7 Simple Steps to Clean Stucco Siding Without Damaging Your Home

To maintain that unique look, you’ll need to use a gentle touch

Ben Kissam
Written by Ben Kissam
Updated May 11, 2022
White stucco house with arches
Photo: Stephen Coburn / Adobe Stock


Flex your DIY muscles.

Time to complete

3 hours

1 to 3 hours (split into two days if using sealant)

What you'll need:


  • Pressure washer
  • Caulking gun
  • Bristle brush


  • Cleaning Solution (pick one):
  • Concentrated cleaning solution (stucco siding approved)
  • Bleach and water
  • Borax, dish soap, and water
  • Sealant

Many homeowners opt for stucco exterior over other types of house siding thanks to its unique appearance and fantastic durability. It’s also pretty easy to clean and maintain, as long as you know what you’re doing when tackling a DIY stucco repair project.

But you should avoid damaging your stucco siding when you clean it — as stucco repairs cost as much as $1,400.

Learn how to clean stucco siding safely and efficiently, as well as how to preserve your investment in stucco siding, in this seven-step guide.

  1. Look for Cracks, Gaps, and Other Signs of Damage

    Stucco siding combines Portland cement, lime, sand, and water. This mixture adds a sleek design while helping to insulate your home. This goes for traditional stucco siding, at least. Newer synthetic designs, which are more expensive, use acrylic resin instead of cement. Stucco siding installation costs between $750 and $19,000.

    However, one of the problems with stucco is that weather can damage it, causing small gaps and cracks that you’ll want to address before cleaning. Otherwise, you risk inviting mold and mildew, or even water, into the cracks.

  2. Mend or Seal Any Damage

    Man holding a caulk gun is sealing wall crack
    Photo: Brett / Adobe Stock

    Carefully apply sealant to cracks and areas that may need reinforcement (i.e. visible signs of wear and tear, or just general deterioration). Some products come with a nozzle where you can easily apply it from the gallon bucket, while others may require you to load the sealant into a caulking gun yourself.

    A gallon of clear, water-resistant stucco sealants costs about $20 at home improvement stores and can fill any imperfections in your home’s siding. The best sealant material is a no-odor silicon-based product.

    Keep in mind, sealant takes anywhere from 10 to 24 hours to completely dry. Carefully read the manufacturer’s recommendation on drying times before using a power washer on your home. 

  3. Understand Why Stucco Siding Needs a Special Cleaning Approach

    Closeup of a stucco house wall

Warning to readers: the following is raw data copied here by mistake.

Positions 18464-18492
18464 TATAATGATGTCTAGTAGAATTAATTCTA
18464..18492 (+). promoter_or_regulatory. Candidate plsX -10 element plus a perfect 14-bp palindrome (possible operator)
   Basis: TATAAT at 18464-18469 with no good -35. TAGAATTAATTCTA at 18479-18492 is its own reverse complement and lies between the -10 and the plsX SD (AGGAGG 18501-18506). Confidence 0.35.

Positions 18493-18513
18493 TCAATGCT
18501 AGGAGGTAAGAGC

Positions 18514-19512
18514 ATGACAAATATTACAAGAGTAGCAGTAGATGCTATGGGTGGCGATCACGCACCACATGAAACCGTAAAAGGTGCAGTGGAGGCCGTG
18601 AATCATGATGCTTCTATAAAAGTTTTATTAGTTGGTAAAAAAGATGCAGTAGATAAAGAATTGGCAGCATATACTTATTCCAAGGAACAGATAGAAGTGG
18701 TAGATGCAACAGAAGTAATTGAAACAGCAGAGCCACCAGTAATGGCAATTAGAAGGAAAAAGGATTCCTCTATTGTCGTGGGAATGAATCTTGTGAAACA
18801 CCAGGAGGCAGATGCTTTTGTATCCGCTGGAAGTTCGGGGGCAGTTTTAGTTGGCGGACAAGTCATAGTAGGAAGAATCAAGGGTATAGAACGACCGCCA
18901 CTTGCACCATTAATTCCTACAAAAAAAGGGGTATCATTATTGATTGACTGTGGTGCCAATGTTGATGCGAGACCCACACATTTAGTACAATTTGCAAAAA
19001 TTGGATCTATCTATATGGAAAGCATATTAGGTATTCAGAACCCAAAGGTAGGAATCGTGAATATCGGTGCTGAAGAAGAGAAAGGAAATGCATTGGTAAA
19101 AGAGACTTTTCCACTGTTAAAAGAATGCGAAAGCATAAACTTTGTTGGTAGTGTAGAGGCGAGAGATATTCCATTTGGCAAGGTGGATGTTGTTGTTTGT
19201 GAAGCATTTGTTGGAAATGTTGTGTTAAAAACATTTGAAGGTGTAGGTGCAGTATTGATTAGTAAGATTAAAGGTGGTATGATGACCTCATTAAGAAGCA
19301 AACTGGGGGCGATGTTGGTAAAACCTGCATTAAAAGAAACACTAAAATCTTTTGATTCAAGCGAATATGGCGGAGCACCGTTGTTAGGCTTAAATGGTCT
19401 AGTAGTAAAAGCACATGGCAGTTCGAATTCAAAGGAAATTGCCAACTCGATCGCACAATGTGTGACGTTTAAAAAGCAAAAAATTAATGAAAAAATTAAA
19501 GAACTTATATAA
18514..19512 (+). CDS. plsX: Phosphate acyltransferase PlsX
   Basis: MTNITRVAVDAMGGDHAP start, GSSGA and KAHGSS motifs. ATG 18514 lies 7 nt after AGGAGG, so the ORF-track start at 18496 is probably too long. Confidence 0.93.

Photo: OliverChilds / E+ / Getty Images

    Cleaning a home with vinyl or wood siding is often as easy as cranking the pressure washer up and blasting away mold, mildew, dirt, and other buildup on your home’s sides.

    However, you’ll need to take a more cautious approach when cleaning stucco. Stucco materials (especially sand and lime) can be wiped away if you blast your siding at point blank range or on a high pressure setting, which will damage your siding instead of clean dirt off it.

    You can still use a pressure washer on stucco, but you’ll need to use a low setting from a safe distance of about seven to ten feet.

    If you’d rather not do the job yourself, the cost to hire a pro to pressure wash a house can be as little as $100. Ask a local pressure washing service for a quote on your home.

  4. Choose a Cleaning Solution

    Hand holding container with pressure washer cleaning solution
    Photo: Владимир Феофанов / Adobe Stock

    A few cleaning products can effectively wash away dirt and grime on your stucco siding. You’ll need to pick the one that’s right for you.

    The three most effective cleaning solutions for stucco siding are:

    • A store-bought concentrated cleaning solution (make sure you choose one that’s approved for stucco siding)

    • Bleach and water (equal parts)

    • Borax, dish soap, and water (2 gallons of water for every 1/2 cup of borax and 2 tbsp of dish soap)

    The borax/dish soap solution is the least harsh chemical of the three.

  5. Prepare Your Pressure Washer

    Load your cleaning solution into the pressure washer and power it on. Remember, you’ll need to use a low setting to clean your stucco.

    Before using your pressure washer, consider walking around with a soft bristle brush to remove dirt or grime by hand in areas you can reach by hand. This is a gentler way to get rid of any buildup.

  6. Spray Your Stucco Siding Downward

    Man using pressure washer to clean exterior wall
    Photo: ronstik / Adobe Stock

    For efficient cleaning, start from the top of your stucco and work your way down as you blast away grime and dirt. 

    Both the cleaning solution and grime coming off the wall will trickle downward (thanks, gravity!), so you can avoid having to go over the same areas two or three times by simply working your way from high to low.

  7. Give Surrounding Shrubs and Foliage a Splash of Clean Water

    Man in the backyard watering plants with hose
    Photo: olezzo / Adobe Stock

    This last step is optional, but a good idea if you used bleach or if several shrubs or trees surround your home.

    A rinse of regular water from the hose or power washer on a low setting will help dilute any chemicals, helping to preserve the health of your plants.